How ancient architecture design principles inspired sustainable models for modern cities

The microclimate of the Arab-Norman architecture
The architecture principles and workforce they used are those of the Muslims they conquered. This particular Arab-Norman architecture only exists in Sicily. Among its most innovative characteristics, we can find an architectural technology geared toward an attention to climate. The Arab-Norman residencies were part of the "Sollazzi Regi" circuit, pavilions built in order to protect the sovereign and its court from the heat of Palermitan summers: cool and ventilation were among the principles of climatic technologies used by arabs. These ventilation system came approximately 850 years before the technological solutions adopted in modern buildings. They are an incredible example of a sustainable AC system using renewable energies.
The Zisa Castle
In the Arabic language, “aziz” means noble and powerful—and this is how the great Zisa building must have looked. The Zisa castle was built in 1164 by Norman governors. The natural ventilation of the Castle was made possible by many elements: first, the Zisa was erected as a large parallelepiped based on a perfectly symmetrical rectangular plan. In contemporary studies, the Zisa is defined as “a marvellous bio-climatique machine”, a “futuristic” example for the design of sustainable cities.

The natural ventilation

The Zisa ventilation system came approximately 850 years before the technological solutions adopted in modern buildings. It is an incredible example of a sustainable AC system using renewable energies.
The natural ventilation inside the castle was achieved through five main elements: the large pool in the garden at the front, the fountain located on the ground floor, the two ventilating chimneys and large wet sheets hung beneath the ceilings of the various rooms on the upper floors.

Cooling down with the marine breeze
The Zisa was erected as a large parallelepiped based on a perfectly symmetrical rectangular plan. The main facade facing north-east, together with three large openings, allowed who was inside to enjoy the benefits of the sea breezes.Then, the breezes from the city’s harbour got cooled in passing over the pool. The air entered through the large entrance patio and underwent the chilling influence of the central fountain. While it began to heat up, the cool air flowed upstairs. This rising stream was further enhanced by the chimney walls which, heated from the outside by the sun-rays, produced many internal vortexes of air. These small vortexes somehow pushed up the cool air. Thus, the air circulated throughout all the rooms. The ventilation chimneys were housed in the two lateral towers of the building, and were connected to all its three storeys.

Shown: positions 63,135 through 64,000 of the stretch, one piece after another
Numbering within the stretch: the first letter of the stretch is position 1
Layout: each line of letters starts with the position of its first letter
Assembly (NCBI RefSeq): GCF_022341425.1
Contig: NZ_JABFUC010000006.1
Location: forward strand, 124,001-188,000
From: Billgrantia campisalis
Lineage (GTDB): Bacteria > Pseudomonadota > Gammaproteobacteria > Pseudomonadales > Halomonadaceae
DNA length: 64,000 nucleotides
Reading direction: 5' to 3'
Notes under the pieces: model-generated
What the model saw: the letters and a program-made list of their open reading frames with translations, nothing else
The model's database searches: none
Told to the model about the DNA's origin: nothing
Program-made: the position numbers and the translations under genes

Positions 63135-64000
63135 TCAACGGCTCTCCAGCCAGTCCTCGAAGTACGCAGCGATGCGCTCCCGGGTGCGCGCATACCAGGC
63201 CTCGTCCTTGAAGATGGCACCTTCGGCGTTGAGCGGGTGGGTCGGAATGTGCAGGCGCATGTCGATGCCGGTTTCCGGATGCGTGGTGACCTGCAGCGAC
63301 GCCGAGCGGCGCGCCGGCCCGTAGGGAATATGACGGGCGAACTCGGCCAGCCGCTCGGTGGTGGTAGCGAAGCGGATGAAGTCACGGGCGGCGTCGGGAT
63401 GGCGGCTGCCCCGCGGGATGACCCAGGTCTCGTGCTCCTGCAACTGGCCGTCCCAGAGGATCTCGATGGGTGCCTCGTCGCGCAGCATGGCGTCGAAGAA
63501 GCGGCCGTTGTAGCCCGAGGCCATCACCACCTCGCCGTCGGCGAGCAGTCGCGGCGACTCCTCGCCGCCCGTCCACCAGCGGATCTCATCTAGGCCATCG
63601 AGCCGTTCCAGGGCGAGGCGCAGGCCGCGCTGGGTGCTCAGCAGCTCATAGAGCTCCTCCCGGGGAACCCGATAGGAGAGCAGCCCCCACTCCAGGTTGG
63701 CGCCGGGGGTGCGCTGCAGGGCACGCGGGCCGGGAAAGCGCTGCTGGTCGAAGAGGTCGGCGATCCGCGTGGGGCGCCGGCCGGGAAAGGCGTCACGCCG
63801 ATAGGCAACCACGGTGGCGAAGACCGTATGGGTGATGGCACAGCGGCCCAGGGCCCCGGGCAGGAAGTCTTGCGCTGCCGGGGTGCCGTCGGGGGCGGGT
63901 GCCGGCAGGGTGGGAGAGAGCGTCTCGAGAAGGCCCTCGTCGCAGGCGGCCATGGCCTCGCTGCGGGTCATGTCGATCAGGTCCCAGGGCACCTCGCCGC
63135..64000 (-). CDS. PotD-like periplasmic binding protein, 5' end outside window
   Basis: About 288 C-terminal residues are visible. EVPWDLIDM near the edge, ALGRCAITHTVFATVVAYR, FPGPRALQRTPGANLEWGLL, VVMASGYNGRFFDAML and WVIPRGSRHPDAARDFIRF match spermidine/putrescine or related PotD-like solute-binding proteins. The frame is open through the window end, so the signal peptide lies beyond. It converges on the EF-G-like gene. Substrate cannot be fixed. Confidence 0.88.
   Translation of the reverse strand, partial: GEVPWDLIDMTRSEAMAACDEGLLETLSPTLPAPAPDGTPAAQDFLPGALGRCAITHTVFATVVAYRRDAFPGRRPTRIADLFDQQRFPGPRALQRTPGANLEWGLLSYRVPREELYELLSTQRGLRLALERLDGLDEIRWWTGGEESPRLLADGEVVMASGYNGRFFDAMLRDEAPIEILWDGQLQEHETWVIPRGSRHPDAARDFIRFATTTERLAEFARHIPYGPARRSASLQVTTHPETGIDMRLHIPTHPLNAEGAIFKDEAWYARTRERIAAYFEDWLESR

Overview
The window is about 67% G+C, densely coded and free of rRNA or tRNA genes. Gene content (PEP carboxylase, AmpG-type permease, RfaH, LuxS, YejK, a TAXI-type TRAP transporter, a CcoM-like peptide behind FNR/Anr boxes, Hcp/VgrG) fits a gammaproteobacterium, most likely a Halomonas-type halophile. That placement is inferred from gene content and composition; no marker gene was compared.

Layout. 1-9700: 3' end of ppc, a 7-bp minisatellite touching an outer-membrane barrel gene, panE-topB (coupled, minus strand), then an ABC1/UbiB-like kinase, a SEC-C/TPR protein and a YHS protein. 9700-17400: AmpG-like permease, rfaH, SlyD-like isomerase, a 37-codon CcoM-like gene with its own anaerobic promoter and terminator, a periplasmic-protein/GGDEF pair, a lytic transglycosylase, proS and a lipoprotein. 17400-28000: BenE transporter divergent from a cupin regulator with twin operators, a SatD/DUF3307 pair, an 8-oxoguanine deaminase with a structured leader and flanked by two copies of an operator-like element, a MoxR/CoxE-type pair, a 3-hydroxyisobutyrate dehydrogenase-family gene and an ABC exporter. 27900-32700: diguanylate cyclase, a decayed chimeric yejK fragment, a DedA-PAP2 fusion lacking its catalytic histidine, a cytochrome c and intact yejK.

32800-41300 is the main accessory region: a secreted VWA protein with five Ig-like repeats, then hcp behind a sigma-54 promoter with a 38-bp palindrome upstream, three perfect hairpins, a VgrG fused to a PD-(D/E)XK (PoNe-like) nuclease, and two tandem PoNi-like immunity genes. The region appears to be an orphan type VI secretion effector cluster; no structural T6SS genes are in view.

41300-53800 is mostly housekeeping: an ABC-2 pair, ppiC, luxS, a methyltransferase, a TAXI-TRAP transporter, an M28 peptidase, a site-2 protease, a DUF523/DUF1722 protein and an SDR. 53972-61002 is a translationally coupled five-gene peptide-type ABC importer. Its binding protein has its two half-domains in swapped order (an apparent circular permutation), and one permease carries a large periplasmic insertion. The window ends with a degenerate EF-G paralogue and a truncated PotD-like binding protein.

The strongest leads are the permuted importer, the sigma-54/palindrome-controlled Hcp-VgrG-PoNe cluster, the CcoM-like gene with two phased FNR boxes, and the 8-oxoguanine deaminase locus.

The bioclimatic function

The remaining hot air was refrigerated using wet sheets hung beneath the ceilings of the rooms on the upper floors. There was also a large tank situated in front of the castle and collecting the water flowing from the internal fountain. These large volumes of water, besides hosting a large number of colourful fish and water plants, had a bioclimatic function.

Palazzo Della Cuba
This ventilation system was approximately 850 years ahead of the technological solutions adopted in today’s buildings, and it provides an incredible example for sustainable AC system using only sea breeze and water. So much so that we can talk of a highly energy efficient building ante-litteram. As much as the Zisa, the composition of the Cuba Palace was studied to create a constant flow of ventilation. Every aspect of the structure was conceived to reach the objective of fighting the heat: from the windows opening to the flow of water outside of the building. The Cuba was in the middle of an artificial lake 2 meters and a half deep. The inside was built with three aligned environments: at the center of the main square there are remains of a fountain built here for the refreshment of the air. The thick walls and the few openings were used for climatic purposes,

Sustainable comfort

Passive cooling is a contemporary building design approach that focuses on heat gain control and heat dissipation in a building, used to improve the indoor thermal comfort with low or nil energy consumption.

Bioclimatic planning

Bioclimatic architecture, a new frontier of design, uses natural elements (water, wind, sun) in order to realize energy-efficient and non-polluting buildings. The cubic shape is the option of choice to maximize the interaction with the environment.
The principles of this new tendency were used 850 years ago. These buildings, for their extraordinary ventilation system, play a key role in many contemporary studies and they are a reference example for bioclimatic designers in many countries such as Singapore (Museum of Art and Science), Poland, Saudi Arabia and Canada.

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The story featured may in some cases have been created by an independent third party and may not always represent the views of the institutions, listed below, who have supplied the content.
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